When I was a child, my mother allowed me to keep a caterpillar in a shoe box, watch it make a cocoon and eventually come out. It was a great experience and I remember it well.
If you have never watched the process, I can tell you that the hardest stage is watching the butterfly struggle so hard to come out of the cocoon. It isn’t easy and it takes a long time. In fact, you might be inclined, out of the goodness of your heart, to cut open the cocoon and help the poor struggling butterfly! Don’t do it! That is a fatal act for the poor butterfly.
For most of us, it is hard to watch people struggle. We are inclined to jump in and help rescue them from the difficulty. Perhaps there is a lesson here for all of us. Just like butterflies need to struggle, so do our children. It is in trying, failing, trying again, failing and trying again that we make great achievements. History records that Thomas Edison made almost 1000 non-working light bulbs before his eventual success. When asked about his failures, Edison replied, “I didn’t fail 1000 times. The light bulb was an invention with 1000 steps.”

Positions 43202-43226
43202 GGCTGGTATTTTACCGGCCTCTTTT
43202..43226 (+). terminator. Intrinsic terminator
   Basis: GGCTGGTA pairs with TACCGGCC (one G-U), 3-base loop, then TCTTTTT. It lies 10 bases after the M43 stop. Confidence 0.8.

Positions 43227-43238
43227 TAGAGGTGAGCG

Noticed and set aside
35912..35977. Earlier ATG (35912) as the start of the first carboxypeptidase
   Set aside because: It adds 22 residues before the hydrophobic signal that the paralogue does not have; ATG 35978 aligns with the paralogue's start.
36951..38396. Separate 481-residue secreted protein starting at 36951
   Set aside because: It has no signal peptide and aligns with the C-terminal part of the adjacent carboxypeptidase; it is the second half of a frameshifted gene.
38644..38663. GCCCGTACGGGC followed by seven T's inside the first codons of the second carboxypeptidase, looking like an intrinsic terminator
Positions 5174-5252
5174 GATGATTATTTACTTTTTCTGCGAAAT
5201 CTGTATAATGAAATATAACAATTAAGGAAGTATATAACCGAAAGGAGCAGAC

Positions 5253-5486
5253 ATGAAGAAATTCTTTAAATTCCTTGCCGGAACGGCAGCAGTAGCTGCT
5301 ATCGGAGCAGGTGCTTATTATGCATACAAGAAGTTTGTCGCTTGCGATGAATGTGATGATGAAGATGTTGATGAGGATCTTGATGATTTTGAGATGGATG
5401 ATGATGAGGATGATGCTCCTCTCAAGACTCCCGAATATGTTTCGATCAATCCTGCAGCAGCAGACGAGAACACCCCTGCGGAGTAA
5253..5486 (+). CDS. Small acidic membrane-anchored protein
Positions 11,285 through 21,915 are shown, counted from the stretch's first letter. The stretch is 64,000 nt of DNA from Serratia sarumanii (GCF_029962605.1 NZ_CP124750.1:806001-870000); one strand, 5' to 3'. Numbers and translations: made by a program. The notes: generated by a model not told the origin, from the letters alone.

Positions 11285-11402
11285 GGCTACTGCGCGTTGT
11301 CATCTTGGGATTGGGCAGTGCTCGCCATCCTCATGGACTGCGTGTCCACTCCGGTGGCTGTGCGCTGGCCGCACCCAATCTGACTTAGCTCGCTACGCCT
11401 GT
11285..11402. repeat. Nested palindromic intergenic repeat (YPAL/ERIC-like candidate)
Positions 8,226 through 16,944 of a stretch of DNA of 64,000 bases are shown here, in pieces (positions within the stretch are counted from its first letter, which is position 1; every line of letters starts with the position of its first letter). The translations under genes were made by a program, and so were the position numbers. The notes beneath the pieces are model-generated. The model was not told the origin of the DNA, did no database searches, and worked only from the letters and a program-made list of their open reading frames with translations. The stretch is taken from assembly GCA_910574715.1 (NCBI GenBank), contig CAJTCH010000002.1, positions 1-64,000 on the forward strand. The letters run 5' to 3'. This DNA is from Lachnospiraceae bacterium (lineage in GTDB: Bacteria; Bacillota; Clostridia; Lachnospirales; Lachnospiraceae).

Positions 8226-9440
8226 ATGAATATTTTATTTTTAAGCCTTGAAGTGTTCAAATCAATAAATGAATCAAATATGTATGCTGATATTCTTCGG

As you watch your child struggle with forming letters in Kindergarten, sentences in first grade and research papers in sixth grade, resist the temptation to do it for them or you may be the cause of the death of learning for them.